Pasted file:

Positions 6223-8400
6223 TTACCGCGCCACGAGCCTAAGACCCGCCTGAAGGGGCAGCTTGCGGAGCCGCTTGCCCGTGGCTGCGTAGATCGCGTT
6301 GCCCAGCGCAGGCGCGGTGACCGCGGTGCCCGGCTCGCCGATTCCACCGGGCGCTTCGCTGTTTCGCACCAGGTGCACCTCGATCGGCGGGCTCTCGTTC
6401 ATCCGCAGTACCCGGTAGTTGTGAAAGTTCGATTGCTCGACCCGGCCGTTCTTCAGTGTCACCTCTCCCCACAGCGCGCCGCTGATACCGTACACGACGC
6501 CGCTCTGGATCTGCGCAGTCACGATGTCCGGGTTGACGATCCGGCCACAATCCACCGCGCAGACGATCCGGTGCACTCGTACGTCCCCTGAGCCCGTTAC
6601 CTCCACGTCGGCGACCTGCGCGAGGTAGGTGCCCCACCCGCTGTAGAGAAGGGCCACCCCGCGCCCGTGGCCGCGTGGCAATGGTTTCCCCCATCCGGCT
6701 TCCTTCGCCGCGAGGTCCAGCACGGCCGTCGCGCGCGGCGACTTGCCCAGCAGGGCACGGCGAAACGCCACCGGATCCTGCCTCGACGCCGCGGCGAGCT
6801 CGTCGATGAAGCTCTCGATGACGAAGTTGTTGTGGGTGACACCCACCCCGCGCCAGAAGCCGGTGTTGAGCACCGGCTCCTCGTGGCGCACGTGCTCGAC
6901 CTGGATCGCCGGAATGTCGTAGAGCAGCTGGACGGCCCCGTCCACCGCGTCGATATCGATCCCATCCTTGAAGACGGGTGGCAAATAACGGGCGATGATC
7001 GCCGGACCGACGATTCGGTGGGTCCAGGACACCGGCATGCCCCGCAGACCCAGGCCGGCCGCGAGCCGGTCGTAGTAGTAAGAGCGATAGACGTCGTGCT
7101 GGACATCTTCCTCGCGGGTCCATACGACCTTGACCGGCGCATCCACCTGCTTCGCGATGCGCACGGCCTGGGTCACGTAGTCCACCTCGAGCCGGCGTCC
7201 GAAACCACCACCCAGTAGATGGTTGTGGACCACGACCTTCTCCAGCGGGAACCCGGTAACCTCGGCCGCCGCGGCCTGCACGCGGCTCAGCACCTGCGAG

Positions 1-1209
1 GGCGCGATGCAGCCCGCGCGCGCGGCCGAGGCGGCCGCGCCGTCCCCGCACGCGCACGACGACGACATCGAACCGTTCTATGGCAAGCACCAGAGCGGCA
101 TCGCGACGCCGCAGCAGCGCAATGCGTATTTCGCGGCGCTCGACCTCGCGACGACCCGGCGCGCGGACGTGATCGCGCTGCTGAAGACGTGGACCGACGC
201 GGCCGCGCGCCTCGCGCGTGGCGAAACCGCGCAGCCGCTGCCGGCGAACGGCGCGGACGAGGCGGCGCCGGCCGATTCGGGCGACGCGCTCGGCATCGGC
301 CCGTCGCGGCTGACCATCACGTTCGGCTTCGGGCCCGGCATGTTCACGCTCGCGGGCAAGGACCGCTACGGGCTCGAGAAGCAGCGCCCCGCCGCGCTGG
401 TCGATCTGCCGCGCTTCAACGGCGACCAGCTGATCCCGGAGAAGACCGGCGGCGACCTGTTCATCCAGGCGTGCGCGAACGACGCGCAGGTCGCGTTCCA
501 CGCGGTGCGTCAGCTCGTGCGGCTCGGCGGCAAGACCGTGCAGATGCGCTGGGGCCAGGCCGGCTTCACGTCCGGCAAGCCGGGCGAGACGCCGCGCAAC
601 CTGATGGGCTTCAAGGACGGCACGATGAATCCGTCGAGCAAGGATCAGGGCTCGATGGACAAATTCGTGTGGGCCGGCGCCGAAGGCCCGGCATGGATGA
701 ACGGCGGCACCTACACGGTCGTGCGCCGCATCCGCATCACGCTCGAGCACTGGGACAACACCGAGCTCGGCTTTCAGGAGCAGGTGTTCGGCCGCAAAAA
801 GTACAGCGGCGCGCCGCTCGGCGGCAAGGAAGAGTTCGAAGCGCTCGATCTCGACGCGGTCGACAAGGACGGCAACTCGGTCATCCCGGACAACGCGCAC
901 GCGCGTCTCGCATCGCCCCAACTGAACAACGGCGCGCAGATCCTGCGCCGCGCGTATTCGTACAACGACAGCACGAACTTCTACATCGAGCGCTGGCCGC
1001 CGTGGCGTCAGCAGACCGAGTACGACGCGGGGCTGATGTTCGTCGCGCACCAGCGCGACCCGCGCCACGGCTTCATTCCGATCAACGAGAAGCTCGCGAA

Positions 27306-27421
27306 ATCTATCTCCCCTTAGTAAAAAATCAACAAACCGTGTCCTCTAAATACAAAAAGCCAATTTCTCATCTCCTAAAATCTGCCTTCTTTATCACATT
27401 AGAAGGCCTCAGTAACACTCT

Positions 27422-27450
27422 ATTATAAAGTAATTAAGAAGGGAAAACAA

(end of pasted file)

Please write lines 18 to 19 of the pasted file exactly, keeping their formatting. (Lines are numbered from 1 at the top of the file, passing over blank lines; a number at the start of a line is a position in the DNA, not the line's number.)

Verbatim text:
401 TCGATCTGCCGCGCTTCAACGGCGACCAGCTGATCCCGGAGAAGACCGGCGGCGACCTGTTCATCCAGGCGTGCGCGAACGACGCGCAGGTCGCGTTCCA
501 CGCGGTGCGTCAGCTCGTGCGGCTCGGCGGCAAGACCGTGCAGATGCGCTGGGGCCAGGCCGGCTTCACGTCCGGCAAGCCGGGCGAGACGCCGCGCAAC